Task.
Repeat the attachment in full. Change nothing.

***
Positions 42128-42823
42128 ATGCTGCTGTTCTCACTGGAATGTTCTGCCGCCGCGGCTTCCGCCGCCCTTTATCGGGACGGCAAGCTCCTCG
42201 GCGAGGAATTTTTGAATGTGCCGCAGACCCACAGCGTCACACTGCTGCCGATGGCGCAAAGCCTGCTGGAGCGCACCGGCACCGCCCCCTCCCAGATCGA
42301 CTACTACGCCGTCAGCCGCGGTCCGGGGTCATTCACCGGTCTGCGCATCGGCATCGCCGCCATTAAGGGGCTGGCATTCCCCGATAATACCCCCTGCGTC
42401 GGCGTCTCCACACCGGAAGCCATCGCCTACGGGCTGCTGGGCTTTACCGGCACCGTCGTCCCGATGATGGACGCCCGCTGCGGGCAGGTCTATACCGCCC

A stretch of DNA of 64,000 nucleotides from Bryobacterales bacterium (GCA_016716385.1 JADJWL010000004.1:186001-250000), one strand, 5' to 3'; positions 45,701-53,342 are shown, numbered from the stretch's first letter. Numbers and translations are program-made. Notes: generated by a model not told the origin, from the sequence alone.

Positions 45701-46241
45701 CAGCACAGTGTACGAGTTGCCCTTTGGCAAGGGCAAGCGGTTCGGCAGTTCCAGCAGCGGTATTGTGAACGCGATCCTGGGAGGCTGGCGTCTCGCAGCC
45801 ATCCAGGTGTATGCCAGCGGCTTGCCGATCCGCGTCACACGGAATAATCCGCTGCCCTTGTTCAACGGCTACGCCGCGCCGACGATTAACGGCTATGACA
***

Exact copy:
Positions 42128-42823
42128 ATGCTGCTGTTCTCACTGGAATGTTCTGCCGCCGCGGCTTCCGCCGCCCTTTATCGGGACGGCAAGCTCCTCG
42201 GCGAGGAATTTTTGAATGTGCCGCAGACCCACAGCGTCACACTGCTGCCGATGGCGCAAAGCCTGCTGGAGCGCACCGGCACCGCCCCCTCCCAGATCGA
42301 CTACTACGCCGTCAGCCGCGGTCCGGGGTCATTCACCGGTCTGCGCATCGGCATCGCCGCCATTAAGGGGCTGGCATTCCCCGATAATACCCCCTGCGTC
42401 GGCGTCTCCACACCGGAAGCCATCGCCTACGGGCTGCTGGGCTTTACCGGCACCGTCGTCCCGATGATGGACGCCCGCTGCGGGCAGGTCTATACCGCCC

A stretch of DNA of 64,000 nucleotides from Bryobacterales bacterium (GCA_016716385.1 JADJWL010000004.1:186001-250000), one strand, 5' to 3'; positions 45,701-53,342 are shown, numbered from the stretch's first letter. Numbers and translations are program-made. Notes: generated by a model not told the origin, from the sequence alone.

Positions 45701-46241
45701 CAGCACAGTGTACGAGTTGCCCTTTGGCAAGGGCAAGCGGTTCGGCAGTTCCAGCAGCGGTATTGTGAACGCGATCCTGGGAGGCTGGCGTCTCGCAGCC
45801 ATCCAGGTGTATGCCAGCGGCTTGCCGATCCGCGTCACACGGAATAATCCGCTGCCCTTGTTCAACGGCTACGCCGCGCCGACGATTAACGGCTATGACA